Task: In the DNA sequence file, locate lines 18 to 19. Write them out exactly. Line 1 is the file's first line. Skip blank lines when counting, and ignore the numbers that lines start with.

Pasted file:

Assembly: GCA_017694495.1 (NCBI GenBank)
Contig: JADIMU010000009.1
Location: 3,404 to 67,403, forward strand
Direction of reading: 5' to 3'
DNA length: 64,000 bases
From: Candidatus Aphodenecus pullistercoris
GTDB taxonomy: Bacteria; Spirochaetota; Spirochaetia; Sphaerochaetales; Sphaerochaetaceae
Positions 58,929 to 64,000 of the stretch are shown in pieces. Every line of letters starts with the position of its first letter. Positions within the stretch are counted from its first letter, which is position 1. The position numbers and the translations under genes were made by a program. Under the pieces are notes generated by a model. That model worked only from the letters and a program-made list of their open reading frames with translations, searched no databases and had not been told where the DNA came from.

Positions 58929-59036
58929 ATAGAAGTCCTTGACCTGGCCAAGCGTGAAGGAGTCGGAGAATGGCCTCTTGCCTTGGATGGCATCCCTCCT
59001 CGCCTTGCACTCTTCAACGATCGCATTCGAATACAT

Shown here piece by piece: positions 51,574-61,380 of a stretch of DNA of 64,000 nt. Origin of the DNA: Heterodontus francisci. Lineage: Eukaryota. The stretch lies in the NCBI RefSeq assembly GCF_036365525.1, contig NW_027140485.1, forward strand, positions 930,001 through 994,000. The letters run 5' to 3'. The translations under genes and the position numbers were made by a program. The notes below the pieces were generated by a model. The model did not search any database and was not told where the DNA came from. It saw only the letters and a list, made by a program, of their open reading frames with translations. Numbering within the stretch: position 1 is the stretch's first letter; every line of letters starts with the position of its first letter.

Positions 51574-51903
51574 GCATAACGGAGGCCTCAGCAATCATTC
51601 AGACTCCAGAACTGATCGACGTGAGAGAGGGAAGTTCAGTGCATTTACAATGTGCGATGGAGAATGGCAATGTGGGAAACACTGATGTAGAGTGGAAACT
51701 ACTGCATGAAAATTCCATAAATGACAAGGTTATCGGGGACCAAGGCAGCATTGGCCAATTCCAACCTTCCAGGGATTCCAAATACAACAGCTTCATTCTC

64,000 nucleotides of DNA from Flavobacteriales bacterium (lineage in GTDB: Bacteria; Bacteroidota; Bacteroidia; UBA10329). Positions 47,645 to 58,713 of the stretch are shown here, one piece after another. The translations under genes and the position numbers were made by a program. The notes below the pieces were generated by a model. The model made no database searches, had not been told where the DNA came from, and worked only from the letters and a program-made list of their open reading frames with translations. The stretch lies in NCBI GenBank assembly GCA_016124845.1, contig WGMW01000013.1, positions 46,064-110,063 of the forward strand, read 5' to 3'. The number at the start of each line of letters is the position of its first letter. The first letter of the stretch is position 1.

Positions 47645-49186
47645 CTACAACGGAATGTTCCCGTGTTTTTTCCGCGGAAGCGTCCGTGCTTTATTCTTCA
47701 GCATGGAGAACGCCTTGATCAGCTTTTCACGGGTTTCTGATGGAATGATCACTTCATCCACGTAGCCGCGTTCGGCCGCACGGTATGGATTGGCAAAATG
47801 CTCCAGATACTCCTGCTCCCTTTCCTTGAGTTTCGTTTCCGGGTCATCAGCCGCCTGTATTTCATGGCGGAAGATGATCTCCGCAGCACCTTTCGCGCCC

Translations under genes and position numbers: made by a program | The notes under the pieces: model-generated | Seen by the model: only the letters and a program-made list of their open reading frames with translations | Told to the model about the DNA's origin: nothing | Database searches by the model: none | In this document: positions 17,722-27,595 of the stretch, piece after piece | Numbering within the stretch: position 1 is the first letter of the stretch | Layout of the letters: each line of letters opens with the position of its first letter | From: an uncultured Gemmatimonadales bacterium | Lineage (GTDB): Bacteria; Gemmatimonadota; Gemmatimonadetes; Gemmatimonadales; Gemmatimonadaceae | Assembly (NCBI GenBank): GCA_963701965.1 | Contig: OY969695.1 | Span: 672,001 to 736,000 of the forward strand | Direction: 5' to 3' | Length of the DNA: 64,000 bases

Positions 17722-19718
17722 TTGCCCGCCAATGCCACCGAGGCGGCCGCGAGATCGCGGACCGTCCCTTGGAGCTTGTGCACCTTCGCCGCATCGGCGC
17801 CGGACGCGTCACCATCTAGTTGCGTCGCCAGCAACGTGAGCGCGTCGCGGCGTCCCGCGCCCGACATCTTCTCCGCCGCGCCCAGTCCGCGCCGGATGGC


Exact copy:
Positions 47645-49186
47645 CTACAACGGAATGTTCCCGTGTTTTTTCCGCGGAAGCGTCCGTGCTTTATTCTTCA